I was about to start my usual drive back from school. I stopped short of opening the car door and looked up at the afternoon sky. Rather than responding with awe and admiration at Allah’s creation, my heart responded with skepticism and dismissal.
What is going on? At that moment, I knew that something internal was terribly wrong – I was not letting go to Allah. I deeply lacked an emotional surrender: one of the heart.[thrive_custom_font id=’1′]Embarking on the search for true “surrender”[/thrive_custom_font]
“Let go” and “surrender” – time and time again, I have heard these terms uttered by others in the recovery community. These ideas racketed within my mind but never really settled. I never completely understood what they meant and how they affected my recovery. I mean, how can I “let go” when all I want in recovery is to learn to control my temptations? And, what do you mean by “surrender,” aside from physical acts of obedience, like prayer?
Nevertheless, I knew it was important I figure this all out. I didn’t know exactly why it was important, only that it was. Years of slipping up were enough indication to me that I should really take the advice I was getting seriously. Apparently, I was missing something huge in my approach to recovery, so I committed to pursuing it.
I decided I would simply try. In the days ahead of me, I would attempt to consciously surrender and just “let go and let God,” as they say.[thrive_custom_font id=’1′]The obstacles I encountered: deeply rooted beliefs and attitudes”[/thrive_custom_font]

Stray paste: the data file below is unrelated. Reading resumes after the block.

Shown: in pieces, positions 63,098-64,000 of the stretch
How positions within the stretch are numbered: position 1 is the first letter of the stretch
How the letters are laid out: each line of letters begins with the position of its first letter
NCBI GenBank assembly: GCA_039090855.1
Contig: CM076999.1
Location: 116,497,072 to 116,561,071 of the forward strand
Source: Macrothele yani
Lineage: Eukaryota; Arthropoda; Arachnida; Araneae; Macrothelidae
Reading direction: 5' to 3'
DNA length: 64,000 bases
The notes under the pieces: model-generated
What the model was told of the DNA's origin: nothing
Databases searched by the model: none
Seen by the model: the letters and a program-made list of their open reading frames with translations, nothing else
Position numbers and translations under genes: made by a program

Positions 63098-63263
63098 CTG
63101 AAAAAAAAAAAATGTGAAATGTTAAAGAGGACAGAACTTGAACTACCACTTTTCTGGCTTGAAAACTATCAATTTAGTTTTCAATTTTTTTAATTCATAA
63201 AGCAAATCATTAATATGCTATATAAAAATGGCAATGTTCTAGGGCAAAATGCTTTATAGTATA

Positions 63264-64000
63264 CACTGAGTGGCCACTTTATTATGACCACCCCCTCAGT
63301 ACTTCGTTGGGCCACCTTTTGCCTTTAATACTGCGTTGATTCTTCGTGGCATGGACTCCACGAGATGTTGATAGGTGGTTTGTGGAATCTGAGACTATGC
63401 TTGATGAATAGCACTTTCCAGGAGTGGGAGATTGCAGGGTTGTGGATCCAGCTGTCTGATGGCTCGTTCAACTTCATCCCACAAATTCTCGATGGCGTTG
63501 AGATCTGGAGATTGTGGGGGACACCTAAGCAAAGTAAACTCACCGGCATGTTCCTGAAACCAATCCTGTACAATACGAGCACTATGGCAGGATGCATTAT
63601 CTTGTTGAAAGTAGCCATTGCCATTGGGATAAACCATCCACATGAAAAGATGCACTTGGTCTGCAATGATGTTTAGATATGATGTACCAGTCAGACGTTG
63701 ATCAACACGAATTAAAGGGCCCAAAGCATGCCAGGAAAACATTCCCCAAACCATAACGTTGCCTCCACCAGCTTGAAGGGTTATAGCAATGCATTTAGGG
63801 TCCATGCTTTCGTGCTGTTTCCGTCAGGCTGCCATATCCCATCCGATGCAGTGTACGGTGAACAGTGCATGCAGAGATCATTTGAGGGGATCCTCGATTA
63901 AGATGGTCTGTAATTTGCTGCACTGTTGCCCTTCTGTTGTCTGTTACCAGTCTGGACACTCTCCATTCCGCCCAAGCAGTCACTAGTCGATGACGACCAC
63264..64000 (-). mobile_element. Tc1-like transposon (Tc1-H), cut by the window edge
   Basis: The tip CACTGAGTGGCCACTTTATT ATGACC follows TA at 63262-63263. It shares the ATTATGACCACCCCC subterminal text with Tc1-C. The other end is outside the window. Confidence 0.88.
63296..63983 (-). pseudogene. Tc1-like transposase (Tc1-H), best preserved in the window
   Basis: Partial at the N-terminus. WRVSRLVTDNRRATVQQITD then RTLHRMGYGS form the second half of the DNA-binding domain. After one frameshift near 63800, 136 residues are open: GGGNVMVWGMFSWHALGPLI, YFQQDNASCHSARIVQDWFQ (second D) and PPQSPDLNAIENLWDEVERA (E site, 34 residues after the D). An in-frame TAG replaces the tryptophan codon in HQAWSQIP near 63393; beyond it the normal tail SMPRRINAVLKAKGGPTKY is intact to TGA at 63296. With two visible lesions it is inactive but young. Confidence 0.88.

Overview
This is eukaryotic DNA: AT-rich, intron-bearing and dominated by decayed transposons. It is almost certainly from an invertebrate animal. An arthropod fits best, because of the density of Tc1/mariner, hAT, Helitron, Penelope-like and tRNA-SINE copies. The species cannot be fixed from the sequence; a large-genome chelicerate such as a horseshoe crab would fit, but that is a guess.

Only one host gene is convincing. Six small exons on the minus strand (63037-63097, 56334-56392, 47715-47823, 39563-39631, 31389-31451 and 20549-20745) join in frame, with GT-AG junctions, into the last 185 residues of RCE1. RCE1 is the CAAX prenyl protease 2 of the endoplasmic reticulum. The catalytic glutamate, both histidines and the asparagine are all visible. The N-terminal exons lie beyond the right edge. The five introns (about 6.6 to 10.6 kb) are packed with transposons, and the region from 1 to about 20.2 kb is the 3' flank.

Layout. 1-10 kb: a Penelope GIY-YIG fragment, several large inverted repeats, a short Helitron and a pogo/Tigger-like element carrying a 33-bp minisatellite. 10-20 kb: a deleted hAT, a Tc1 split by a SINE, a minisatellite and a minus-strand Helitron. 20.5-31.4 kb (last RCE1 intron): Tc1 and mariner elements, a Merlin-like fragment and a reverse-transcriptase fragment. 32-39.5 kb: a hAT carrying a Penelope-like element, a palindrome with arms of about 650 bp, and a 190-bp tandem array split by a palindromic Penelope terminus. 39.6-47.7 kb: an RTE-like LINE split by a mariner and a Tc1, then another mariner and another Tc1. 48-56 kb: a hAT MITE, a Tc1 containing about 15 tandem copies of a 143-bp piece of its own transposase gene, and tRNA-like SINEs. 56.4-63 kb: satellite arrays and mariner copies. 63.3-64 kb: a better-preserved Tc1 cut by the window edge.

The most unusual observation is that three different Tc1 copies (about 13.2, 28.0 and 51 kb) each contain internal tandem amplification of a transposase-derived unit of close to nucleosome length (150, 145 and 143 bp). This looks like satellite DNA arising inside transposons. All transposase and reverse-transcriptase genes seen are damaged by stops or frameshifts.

As I continued to practice letting go and surrendering, I found time and time again that something deep down objected quite loudly.
So I tried to understand what my heart’s complaints really were. The good news is that with further searching and reflection, I began to hear with more clarity than ever before why my heart refused to surrender.
Certain beliefs and attitudes lay deep within me which made it impossible to surrender. Here are two of these obstacles, along with what had to be done to overcome them:[thrive_custom_font id=’1′]Obstacle 1: Not reflecting on the pointers to my powerlessness.[/thrive_custom_font]
Feeling like I should be able to handle this is a common obstacle to surrender and letting go. Addiction recovery is one example – when I decided that I wanted to stop, I thought that I should be able to simply stop. It seemed that others managed, so why should it have been difficult for me? I had spent days, weeks, months trying with all my might to cause change in my life, never doubting it would yield results. But the result was often the same: utter brokenness and desperation, leading me to finally let go to Allah and admit powerlessness.
The answer: It became time to make the remembrance of my powerlessness a daily part of life. The proof of my inherent weakness was plenty, all I had to do was notice it. I was spending one-third of my life unconscious (sleeping) for goodness sake! As if that was not enough proof that Allah is a better caretaker than me, I then knew to keep looking.